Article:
The Office of Hawaiian Affairs is a semi-autonomous state agency created in 1978 “to address the needs of the aboriginal class of people of Hawaii.” By state law, 20 percent of all income and proceeds derived from the public land trust — 1.2 million acres of ceded land held in trust for the benefit of Native Hawaiians — are to be paid annually to OHA by the state of Hawaii. That 20 percent amounted to approximately $15.1 million in ceded lands revenue for the 2011 fiscal year.
While OHA is a government agency, only 6 percent of its budget for fiscal 2011 — $2.47 million — came from the state’s general fund. The rest of its $40 million operating budget came from ceded lands revenue from the state, investments and federal funds.
It’s mission is “to malama Hawaii’s people and environmental resources and OHA’s assets, toward ensuring the perpetuation of the culture, the enhancement of lifestyle and the protection of entitlements of Native Hawaiians, while enabling the building of a strong and healthy Hawaiian people and nation, recognized nationally and internationally.” The agency spends the bulk of its revenue on grants and programs to support its mission.
The use of OHA’s trust funds is limited to Hawaiians of 50 percent blood quantum, making general funds from the Legislature “critical as it allows OHA to provide support and assistance to Hawaiians in fulfillment of state law, which states OHA’s purpose as bettering the condition of all Hawaiians regardless of blood quantum.”
The agency, which has 163 employees, is led by its CEO, Clyde Namuo, and its board of trustees. Here’s a link to OHA’s organizational chart.
At times, OHA has claimed its employees are not public employees, nor subject to open records laws, because the bulk of its revenue comes from ceded lands, it says are not “public funds.”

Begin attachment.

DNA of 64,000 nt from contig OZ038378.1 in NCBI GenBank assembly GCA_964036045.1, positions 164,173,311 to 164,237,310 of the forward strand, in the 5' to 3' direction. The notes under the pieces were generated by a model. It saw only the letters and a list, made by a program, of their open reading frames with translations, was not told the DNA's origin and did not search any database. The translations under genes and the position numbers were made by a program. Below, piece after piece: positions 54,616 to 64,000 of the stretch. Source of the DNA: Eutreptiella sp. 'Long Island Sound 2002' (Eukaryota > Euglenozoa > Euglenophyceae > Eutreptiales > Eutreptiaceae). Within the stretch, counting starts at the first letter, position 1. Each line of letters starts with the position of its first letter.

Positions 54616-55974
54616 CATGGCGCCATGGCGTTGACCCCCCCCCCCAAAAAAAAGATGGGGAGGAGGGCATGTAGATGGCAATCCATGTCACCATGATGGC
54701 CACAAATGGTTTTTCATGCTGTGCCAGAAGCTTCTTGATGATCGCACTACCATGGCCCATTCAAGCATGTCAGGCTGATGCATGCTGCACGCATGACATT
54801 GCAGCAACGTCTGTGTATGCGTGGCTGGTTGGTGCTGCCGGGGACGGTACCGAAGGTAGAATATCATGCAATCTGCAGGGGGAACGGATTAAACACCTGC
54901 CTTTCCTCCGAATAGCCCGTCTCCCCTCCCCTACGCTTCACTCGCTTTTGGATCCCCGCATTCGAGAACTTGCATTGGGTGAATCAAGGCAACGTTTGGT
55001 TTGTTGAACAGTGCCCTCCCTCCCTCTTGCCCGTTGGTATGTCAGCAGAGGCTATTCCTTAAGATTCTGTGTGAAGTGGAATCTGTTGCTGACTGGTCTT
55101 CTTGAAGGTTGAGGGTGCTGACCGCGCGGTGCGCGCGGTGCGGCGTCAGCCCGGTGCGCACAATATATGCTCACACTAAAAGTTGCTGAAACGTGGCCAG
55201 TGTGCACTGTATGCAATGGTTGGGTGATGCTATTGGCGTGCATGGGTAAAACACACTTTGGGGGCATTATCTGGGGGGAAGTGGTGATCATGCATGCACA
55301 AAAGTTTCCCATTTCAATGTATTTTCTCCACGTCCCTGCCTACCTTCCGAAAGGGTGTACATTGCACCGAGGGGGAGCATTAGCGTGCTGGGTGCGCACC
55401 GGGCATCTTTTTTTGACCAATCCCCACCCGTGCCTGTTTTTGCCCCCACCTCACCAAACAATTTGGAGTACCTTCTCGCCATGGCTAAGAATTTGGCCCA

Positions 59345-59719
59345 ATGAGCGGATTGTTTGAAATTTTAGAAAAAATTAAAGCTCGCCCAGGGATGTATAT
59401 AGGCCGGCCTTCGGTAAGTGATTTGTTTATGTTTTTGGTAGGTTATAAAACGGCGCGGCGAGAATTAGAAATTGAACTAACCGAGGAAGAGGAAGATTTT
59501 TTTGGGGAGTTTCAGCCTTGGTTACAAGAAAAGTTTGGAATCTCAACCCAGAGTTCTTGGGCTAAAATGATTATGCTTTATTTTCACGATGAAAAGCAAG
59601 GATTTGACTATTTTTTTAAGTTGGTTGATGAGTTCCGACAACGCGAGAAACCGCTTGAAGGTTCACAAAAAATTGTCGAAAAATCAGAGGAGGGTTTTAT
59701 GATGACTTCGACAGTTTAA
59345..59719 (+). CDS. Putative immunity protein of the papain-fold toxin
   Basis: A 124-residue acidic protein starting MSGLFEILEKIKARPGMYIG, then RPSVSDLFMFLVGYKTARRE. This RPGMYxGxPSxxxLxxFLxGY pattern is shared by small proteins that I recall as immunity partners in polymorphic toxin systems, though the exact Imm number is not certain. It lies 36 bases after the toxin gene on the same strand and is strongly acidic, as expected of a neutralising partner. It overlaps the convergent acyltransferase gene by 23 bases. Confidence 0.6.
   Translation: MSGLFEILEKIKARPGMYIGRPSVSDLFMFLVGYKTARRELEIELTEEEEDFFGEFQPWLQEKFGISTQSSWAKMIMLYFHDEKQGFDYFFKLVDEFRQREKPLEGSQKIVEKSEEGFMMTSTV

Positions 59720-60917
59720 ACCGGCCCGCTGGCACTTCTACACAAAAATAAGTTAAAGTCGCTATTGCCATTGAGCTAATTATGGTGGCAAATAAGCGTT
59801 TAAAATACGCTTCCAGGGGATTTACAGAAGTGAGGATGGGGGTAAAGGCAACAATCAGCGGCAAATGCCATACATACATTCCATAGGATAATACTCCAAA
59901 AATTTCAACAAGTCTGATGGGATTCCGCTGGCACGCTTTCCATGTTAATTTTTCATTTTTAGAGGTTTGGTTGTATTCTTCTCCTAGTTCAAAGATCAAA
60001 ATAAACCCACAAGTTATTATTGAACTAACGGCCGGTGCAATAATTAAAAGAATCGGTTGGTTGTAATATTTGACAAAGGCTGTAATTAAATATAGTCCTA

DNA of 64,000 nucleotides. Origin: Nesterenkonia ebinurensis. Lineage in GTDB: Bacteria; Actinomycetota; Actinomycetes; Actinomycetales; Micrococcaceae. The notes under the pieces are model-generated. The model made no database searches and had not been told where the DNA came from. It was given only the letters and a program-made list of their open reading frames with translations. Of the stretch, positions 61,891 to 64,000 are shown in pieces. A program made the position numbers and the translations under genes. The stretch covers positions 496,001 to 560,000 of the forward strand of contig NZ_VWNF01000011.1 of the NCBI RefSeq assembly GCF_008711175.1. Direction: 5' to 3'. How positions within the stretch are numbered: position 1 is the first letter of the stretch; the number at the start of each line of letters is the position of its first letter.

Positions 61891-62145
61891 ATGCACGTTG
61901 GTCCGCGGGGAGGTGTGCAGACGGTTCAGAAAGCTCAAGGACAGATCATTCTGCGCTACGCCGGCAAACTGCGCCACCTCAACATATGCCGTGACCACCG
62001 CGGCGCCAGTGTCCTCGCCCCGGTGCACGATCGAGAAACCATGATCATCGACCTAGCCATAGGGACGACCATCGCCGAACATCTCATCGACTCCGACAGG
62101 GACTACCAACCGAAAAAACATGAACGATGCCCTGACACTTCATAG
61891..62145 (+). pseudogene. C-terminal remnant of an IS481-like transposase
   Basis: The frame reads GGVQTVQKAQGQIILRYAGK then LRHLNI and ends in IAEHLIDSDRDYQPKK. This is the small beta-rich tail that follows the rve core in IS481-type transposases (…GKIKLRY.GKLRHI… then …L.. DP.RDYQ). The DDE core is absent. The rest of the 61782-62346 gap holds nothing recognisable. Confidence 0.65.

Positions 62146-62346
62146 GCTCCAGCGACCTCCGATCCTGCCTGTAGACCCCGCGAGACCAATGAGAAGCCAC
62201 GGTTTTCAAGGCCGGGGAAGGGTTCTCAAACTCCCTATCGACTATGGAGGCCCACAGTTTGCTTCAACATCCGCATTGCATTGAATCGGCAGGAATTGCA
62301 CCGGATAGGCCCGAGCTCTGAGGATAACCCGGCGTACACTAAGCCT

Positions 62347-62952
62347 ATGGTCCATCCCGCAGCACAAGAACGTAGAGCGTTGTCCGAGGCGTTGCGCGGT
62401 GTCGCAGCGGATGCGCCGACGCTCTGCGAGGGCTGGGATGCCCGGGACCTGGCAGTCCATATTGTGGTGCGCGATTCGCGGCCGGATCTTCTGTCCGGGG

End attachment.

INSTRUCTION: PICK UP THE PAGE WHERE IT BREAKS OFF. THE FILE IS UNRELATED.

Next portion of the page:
OHA’s Office of the Administrator is organized into two branches: operations and beneficiary advocacy and empowerment. The operations branch manages internal operations, while the beneficiary advocacy and empowerment branch oversees OHA’s six program divisions: Hawaiian Governance Hale; Grants Unit; Native Rights, Land, and Culture Hale; Economic Development Hale; Education Hale; and Health, Human Services and Housing Hale. The office also oversees the Washington D.C. office, which focuses on Hawaiian issues at the federal level.
View its annual reports online.
Board of Trustees
OHA’s nine trustees are elected by the general public for four year terms. Four positions are representatives “at large” and the other five represent districts, including Hawaii Island; Maui, Molokai, and Lanai; Oahu; and Kauai and Niihau. Some of its responsibilities include policy setting and managing of the agency’s trust. Here’s a link to bios of OHA’s trustees.
When Hawaii became a state in 1959 all lands of the Hawaiian monarchy that were not being federally used were “ceded” to the state, about 1.8 million acres. Section 5(f) of the Admission Act held that all transferred lands being designated into a trust with the following purposes: support public education, improve the conditions of native Hawaiians, development of farm and home ownership, make public improvements, and provision land for public use.
At the 1978 Constitutional Convention, delegates packaged a group of provisions for the new Constitution of Hawaii for the benefit of Native Hawaiians, including the establishment of the Office of Hawaiian Affairs.
OHA held its first election on November 4, 1980 with a voter turnout of 43,000 Hawaiians. The first trustees were sworn in on November 27, 1980 by the late Hawaii Chief Justice William S. Richardson. The first nine members of the OHA Board of Trustees were Peter Apo, Roy Benham, Rodney Burgess, Frenchy De Soto, Thomas Kaulukukui Sr., Moke Keale, Joseph Kealoha, Walter Ritte, and Malama Solomon. The election of OHA trustees is now open to all voters, not just Hawaiians.
The Office of Hawaiian Affairs assists thousands of Native Hawaiians through a number of grants and loan programs as well as through service providers. OHA offers six different grant categories ranging from $10,000 to $100,000. In 2007, OHA revealed the Malama Loan Program for native Hawaiians naming First Hawaiian Bank as the strategic lender. The loan is offered for businesses, education, and home improvement purposes for amounts up to $75,000 at 5 percent fixed rates for five year lifespans. Read descriptions of OHA’s grants and loan programs online.
OHA Honolulu Headquarters
711 Kapi’olani Blvd., Ste. 500
Honolulu, HI 96813
Phone: (808) 594-1835
Fax: (808) 594-1865